Stem cell factor inhibits erythroid differentiation by modulating the activity of G1-cyclin-dependent kinase complexes: A role for p27 in erythroid differentiation coupled G1 arrest

Ami Tamir, Teresa Petrocelli, Kendra Stetler, Wendy Chu, Jeff Howard, Brad St. Croix, Joyce Slingerland, Yaacov Ben-David

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50 Scopus citations


Terminal erythroid differentiation is accompanied by decreased expression of c-Kit and decreased proliferation of erythroid progenitor cells. Using a newly established erythroleukemia cell line HB60-5, which proliferates in response to erythropoietin (Epo) and stem cell factor (SCF) and differentiates when stimulated with Epo alone, we characterized several events associated with the cell cycle during erythroid differentiation. Forty-eight h after SCF withdrawal and Epo stimulation, there was strong inhibition of cyclin-dependent kinase (cdk) 4 and cdk6 activities, associated with an increase in the binding of p27 and p15 to cdk6. A significant increase in the binding of p27 to cyclin E- and cyclin A-associated cdk2 correlated with the inhibition of these kinases. In addition, the expression of c-Myc and its downstream transcriptional target Cdc25A were found to be down-regulated during Epo-induced terminal differentiation of HB60-5 cells. The loss of Cdc25A was associated with an increase in the phosphotyrosylation of cyclin E-associated cdk2, which may contribute to cell cycle arrest during differentiation. Although overexpression of p27 in HB60-5 cells caused G1 arrest, it did not promote terminal erythroid differentiation. Thus, the cell cycle arrest that involves p27 is part of a broader molecular program during HB60-5 erythroid differentiation. Moreover, we suggest that SCF stimulation of erythroblasts, in addition to inhibiting erythroid differentiation, activates parallel or sequential signals responsible for maintaining cyclin/cdk activity.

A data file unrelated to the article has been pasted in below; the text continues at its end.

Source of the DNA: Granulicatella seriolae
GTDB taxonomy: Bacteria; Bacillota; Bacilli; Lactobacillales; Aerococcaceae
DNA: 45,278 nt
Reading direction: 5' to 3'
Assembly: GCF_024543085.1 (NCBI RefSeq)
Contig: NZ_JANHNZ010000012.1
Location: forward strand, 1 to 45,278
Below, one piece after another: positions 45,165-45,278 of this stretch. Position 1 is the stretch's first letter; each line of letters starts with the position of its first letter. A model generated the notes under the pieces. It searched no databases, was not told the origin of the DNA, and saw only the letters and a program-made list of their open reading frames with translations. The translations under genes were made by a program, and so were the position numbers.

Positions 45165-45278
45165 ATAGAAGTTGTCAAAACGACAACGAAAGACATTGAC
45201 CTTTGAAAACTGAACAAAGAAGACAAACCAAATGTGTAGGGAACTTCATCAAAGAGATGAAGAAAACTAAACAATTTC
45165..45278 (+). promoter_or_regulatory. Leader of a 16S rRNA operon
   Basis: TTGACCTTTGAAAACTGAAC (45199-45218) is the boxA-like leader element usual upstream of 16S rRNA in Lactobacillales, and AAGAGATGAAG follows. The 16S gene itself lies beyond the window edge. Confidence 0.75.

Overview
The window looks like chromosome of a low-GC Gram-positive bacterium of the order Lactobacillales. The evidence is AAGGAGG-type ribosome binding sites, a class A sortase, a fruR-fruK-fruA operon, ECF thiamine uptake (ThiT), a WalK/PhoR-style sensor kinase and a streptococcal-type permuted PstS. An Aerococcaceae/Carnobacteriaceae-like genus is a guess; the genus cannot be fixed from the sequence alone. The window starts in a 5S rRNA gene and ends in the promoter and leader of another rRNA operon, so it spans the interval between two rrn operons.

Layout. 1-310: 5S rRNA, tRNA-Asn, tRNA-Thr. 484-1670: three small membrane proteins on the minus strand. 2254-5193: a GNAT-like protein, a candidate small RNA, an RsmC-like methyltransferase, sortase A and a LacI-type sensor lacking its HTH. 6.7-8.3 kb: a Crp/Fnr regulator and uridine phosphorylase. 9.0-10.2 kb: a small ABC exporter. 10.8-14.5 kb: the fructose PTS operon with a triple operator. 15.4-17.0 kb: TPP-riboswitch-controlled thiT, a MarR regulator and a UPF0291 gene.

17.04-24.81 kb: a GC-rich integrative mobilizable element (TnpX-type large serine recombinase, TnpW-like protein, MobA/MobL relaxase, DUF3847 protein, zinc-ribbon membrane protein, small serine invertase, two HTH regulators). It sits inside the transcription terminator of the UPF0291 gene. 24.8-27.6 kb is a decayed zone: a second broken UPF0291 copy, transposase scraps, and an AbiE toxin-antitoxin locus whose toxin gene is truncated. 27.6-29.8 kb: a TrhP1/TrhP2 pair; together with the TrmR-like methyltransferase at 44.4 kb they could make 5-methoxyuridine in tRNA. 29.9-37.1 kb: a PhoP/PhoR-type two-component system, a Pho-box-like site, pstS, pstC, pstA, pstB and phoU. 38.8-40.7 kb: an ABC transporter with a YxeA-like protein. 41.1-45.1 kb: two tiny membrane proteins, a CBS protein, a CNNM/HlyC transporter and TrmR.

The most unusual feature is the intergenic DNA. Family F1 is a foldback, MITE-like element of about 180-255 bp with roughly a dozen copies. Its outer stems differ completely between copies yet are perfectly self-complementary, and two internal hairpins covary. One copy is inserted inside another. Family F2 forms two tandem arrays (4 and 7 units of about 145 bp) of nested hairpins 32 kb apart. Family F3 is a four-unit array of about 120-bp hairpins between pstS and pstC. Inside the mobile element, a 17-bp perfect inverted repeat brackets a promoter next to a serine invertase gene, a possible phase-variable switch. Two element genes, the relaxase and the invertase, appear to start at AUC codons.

Original languageEnglish (US)
Pages (from-to)269-277
Number of pages9
JournalCell Growth and Differentiation
Issue number5
StatePublished - May 1 2000


ASJC Scopus subject areas

  • Molecular Biology
  • Cell Biology

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